A black eye for Durban
‘Technical glitch’ causes spectators to miss semifinal match
By MORRIS DALLA COSTA, QMI Agency
DURBAN - A city that had gotten great reviews throughout this World Cup, finished its run with a black eye.
Durban, known for it's beaches, hospitality and weather, hosted the semifinal between Spain and Germany Thursday at Moses Mabhida Stadium.
The stadium with a capacity of between 65,000 and 70,000 was sold out for the match. But several thousand seats remained empty.
Many of those ticketholders were circling King Shaka International Airport.
In a situation that threatened to break out several times, the airport had to delay and cancel many flights scheduled to land.
The airport could not cope with the increased traffic especially when private jets "of the rich and famous" arrived at the last minute, landed and parked creating a traffic jam.
"People who frankly showed up at the last minute wanted to park," Airports Company of South Africa CEO Monhla Hlahla told a Durban newspaper. "We expected everyone to follow the rules."
Just 60,960 people were at the semifinal, the second-lowest attendance figure for the games played in Durban.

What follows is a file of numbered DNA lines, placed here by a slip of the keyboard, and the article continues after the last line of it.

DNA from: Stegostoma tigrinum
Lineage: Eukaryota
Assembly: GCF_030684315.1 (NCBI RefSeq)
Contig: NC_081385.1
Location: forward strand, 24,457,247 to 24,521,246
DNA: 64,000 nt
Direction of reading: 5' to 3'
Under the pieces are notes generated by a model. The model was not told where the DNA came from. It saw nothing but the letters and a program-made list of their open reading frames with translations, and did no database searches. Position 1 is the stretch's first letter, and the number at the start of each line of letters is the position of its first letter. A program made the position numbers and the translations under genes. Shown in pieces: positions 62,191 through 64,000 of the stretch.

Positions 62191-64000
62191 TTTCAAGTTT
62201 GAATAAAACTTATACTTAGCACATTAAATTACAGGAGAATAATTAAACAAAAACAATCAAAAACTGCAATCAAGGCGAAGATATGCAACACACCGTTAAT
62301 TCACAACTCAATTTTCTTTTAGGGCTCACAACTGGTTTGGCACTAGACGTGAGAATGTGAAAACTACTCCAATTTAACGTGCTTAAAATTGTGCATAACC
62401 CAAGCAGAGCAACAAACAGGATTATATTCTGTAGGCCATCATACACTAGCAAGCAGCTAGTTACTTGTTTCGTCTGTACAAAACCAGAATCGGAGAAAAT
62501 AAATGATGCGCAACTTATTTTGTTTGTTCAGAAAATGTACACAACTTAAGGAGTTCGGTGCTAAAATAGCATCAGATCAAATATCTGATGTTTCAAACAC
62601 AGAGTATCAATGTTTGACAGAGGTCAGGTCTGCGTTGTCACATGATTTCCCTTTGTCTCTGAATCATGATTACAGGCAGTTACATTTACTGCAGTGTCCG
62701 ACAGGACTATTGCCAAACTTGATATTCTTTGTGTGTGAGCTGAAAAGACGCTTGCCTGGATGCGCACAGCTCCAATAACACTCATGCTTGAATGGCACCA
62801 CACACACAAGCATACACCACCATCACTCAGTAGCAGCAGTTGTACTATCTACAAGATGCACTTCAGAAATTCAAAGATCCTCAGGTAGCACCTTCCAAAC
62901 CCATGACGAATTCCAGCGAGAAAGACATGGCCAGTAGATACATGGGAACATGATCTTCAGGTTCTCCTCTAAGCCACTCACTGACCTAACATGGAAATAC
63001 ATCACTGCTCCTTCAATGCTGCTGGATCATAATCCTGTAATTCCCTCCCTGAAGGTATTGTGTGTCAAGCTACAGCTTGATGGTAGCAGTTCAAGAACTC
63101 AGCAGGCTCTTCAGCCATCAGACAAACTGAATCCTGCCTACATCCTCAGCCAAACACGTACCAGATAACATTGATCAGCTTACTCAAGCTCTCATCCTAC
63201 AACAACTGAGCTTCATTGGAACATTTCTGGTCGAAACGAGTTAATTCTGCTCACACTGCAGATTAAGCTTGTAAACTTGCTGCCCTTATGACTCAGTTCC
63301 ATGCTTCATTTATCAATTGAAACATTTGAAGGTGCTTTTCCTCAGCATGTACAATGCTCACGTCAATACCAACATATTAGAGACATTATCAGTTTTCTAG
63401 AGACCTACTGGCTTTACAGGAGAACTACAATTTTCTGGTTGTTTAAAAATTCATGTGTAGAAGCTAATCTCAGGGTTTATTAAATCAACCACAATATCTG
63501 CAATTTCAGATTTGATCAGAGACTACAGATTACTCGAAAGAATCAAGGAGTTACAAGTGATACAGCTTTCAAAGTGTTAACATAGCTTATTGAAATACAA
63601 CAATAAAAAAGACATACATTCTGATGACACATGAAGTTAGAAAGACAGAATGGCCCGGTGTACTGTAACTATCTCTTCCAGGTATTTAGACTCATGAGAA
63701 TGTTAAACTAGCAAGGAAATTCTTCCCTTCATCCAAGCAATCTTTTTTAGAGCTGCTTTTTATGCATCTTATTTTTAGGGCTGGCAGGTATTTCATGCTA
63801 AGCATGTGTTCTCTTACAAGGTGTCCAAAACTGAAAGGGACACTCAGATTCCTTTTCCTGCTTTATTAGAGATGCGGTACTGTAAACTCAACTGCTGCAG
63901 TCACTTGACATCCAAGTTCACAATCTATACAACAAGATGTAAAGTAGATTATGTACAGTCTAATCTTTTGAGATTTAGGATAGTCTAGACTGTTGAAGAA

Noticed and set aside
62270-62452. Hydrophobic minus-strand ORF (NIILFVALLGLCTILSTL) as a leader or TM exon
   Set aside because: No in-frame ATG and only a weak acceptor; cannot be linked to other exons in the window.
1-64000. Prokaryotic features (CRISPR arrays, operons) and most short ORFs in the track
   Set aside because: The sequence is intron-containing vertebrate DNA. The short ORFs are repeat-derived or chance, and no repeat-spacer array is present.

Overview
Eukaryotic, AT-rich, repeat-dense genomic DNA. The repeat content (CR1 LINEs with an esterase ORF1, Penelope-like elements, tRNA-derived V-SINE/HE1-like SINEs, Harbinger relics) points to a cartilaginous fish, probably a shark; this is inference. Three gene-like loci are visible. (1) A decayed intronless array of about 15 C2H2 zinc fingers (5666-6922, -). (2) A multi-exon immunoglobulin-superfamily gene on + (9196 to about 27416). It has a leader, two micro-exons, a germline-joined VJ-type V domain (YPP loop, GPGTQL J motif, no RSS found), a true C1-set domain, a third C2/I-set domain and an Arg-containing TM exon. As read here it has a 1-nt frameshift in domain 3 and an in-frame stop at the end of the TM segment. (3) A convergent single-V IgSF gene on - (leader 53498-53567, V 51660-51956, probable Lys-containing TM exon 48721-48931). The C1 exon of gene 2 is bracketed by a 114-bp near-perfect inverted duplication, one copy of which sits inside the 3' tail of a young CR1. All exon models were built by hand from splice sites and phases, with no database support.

As usual, airport authorities blamed a technical glitch for the problems.
Caught up in the traffic were fans, media who had attended the night's previous semifinal in Cape Town and some celebrities including actress Charlize Theron. Theron’s flight was given landing priority when there was room.
A 1Time flight from Cape Town to Durban circled over Durban when the captain announced it was being diverted to Johannesburg, an hour away.
A passenger told the newspaper that when the announcement was made "about 10 soccer fans jumped up from their seats and rushed towards the cockpit."
The captain announced they would be arrested if they didn't sit down. The flight landed in Johannesburg and 20 minutes later it took off again after being told there was room at the Durban airport.
When the flight landed fans rushed to make it to the second half of the game.
A spokesperson for Air Traffic and Navigation Services Africa said there were 488 flights booked to land and depart from the airport and there were only four parking bays available in the evening for Boeing 737s.
The experience is not the kind of send off Durban was looking for.
The $135 million (CDN) King Shaka International Airport was newly-built to handle World Cup traffic.